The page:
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This interviewed appeared December 2, 1994 in the Columbia Daily Spectator.

Q: Do you feel the band is now on the road to widespread commercial success?
A: I don't know if that will ever happen.  There are some things that won't
be accepted by everyone, no matter what.  You're either in this band or
another kind of band, and we didn't want to be in that kind of band.  We may
sell more records, but I don't think we'll ever become a household name, unless
we go crazy and kill someone.  If we became a money making machine, the music
would suffer.  We just want to make music that makes other people think--that's
the important thing.

Q: How do you think Danzig4 compares to previous albums?
A: I thinks it's different.  There are only a few songs that are in the 
traditional Danzig form, as far as style.  The rest is all new.  Glenn was in
one of those moods that reflects Samhain and The Misfits--maybe it was his 
feelings at that time.  It still shows what we're really about; I would 
definately rather be scary than anything else.  Overall, I thinks it's familiar
but not the same.  You've got to leave the door open in order to walk on to
something else.

Q: What do you want people to know about Danzig?
A: It's kind of hard to put it all into one big statement...I guess the fact
that we're a real band.  We're a real band, we do this for the right reasons.
We have a lot of integrity, we always have lyrics that question.  Music is art,
something makes you want to do it, and you have the power to control it.  This
is what we want.  If people like it or don't, we'll still do it.  We care about
what we're doing, and the opinions of our fans.  It's not just entertainment.
We're not just in it to sell records, we could have done that a long time ago.
About "Mother", we kind of thought, well how come they didn't play it when it
first came out?  When the record company approached us about releasing it, we
thought it was stupid, but we liked the video, so we went along with it.

Q: What happened to Chuck?
A: Well, Chuck quit during the last tour, he wasn't happy.  We asked him to come
back and sign an agreement that said that he would stay for the rest of the
tour.  We even offered him money, but he refused.  This was an eight-year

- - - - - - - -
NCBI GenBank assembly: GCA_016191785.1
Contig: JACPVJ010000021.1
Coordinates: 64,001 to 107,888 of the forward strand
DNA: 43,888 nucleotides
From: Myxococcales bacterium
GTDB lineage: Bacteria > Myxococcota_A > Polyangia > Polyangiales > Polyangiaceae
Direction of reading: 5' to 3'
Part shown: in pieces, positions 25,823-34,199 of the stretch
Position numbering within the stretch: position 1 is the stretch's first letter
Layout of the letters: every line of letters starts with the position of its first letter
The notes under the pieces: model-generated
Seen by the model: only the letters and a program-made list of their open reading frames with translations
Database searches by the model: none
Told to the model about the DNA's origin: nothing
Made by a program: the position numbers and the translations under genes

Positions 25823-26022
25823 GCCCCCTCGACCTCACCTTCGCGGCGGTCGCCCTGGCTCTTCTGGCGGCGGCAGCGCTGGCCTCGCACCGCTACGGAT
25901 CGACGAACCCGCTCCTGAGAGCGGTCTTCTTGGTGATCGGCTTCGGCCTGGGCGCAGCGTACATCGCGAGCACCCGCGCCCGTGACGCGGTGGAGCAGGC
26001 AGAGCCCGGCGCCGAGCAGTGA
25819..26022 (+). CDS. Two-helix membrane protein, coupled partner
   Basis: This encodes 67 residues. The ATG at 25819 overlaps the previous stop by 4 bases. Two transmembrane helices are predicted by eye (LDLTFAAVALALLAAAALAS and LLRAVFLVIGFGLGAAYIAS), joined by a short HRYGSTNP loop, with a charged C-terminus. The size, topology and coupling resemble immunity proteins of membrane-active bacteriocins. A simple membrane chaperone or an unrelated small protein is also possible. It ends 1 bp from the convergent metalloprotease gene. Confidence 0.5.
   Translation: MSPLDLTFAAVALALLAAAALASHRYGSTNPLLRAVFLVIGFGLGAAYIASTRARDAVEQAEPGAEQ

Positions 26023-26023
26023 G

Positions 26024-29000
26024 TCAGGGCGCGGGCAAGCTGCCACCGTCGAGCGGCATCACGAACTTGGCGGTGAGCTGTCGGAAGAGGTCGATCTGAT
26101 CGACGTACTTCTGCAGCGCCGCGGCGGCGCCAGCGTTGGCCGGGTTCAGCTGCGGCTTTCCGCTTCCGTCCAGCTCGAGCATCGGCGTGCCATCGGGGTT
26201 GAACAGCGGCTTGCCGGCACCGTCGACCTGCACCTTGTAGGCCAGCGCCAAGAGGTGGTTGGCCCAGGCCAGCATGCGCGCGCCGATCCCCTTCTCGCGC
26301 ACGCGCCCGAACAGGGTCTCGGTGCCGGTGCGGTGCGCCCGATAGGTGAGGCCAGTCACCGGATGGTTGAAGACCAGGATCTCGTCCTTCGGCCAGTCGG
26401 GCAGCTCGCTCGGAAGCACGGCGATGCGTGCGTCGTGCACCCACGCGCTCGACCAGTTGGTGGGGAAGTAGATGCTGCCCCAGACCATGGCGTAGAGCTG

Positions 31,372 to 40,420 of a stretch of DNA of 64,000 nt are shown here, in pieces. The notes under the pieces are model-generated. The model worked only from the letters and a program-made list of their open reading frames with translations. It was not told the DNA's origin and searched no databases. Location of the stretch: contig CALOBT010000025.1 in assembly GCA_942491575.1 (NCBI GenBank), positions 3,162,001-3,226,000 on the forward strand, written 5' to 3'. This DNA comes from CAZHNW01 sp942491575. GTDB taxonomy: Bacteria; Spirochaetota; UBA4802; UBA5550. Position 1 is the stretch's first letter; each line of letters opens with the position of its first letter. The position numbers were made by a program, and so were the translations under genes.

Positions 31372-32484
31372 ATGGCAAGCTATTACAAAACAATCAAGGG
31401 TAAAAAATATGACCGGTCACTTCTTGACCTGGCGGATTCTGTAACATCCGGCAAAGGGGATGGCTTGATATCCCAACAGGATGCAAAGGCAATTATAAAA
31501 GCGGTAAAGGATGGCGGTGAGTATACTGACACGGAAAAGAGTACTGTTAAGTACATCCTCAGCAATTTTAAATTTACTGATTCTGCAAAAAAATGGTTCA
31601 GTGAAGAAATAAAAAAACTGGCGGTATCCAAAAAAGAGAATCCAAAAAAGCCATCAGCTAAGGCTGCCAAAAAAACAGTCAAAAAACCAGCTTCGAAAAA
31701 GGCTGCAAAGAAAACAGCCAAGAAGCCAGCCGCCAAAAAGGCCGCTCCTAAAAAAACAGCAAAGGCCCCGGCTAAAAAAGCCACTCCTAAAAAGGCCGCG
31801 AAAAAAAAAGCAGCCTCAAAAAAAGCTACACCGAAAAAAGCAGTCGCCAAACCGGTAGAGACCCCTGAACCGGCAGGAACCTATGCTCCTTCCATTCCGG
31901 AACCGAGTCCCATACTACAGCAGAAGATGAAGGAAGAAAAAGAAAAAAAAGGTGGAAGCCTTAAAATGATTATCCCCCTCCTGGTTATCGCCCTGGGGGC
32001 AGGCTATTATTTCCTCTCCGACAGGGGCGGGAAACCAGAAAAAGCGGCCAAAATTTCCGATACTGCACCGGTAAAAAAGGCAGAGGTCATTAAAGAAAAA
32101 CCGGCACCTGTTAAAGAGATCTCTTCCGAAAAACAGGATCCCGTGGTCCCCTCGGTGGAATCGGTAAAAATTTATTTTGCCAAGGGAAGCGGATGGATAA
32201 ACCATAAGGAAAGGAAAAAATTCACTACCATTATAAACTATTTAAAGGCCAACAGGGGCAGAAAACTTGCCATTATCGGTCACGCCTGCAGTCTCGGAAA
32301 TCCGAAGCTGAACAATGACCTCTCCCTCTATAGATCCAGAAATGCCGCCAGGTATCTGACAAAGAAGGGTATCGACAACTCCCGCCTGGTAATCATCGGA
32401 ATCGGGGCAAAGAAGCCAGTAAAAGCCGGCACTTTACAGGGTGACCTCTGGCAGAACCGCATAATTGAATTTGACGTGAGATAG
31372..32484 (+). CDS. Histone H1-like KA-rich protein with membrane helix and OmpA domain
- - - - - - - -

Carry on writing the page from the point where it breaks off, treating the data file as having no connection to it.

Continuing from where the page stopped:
relationship and it ended.  We're still friends with him, he just doesn't want
to play with us anymore.

Q: How's Joey? What does he add to the band?
A: Right now, we're making him play what's on the records.  After a little 
while, I'll be able to comment.  He's more disciplined.  Chuck ended up turning
the songs into different things.  Joey hits as hard as Chuck, and has a good 
personality, which is important on the road.  He's not as gloomy as the rest
of us.  We haven't let him go yet, we're still holding him back.  He is 
probably going to add to the band in other aspects besides just playing the

Q: How much input does everyone have in the songwriting process and the band's
A: With guitar sounds in concert, it's John and the sound man.  He's always
working on it, but we want to make sure that it works together as a band.  We
all have preferences, and we work with the sound man.  As far as songs go,
Glenn sometimes has an entire song in his head, or he has a chorus or a riff,
which is more like what happened with the last two albums.  Rubin also makes
suggestions.  Unless the whole things is already done, we all mess around with
it and see where it goes.  Usually, we give Glenn options to choose from.  If
it makes it to the record, that's the way it stays.  When we play live, the
songs changs a little bit.  We've gotten used to working with each other, so
things come out fast.  For instance, there are certain chords that we never
use.  After all this time, it's a big collaboration.

Q: Do you feel that the band's image, devil worship and such, has hindered
your chances of mainstream success?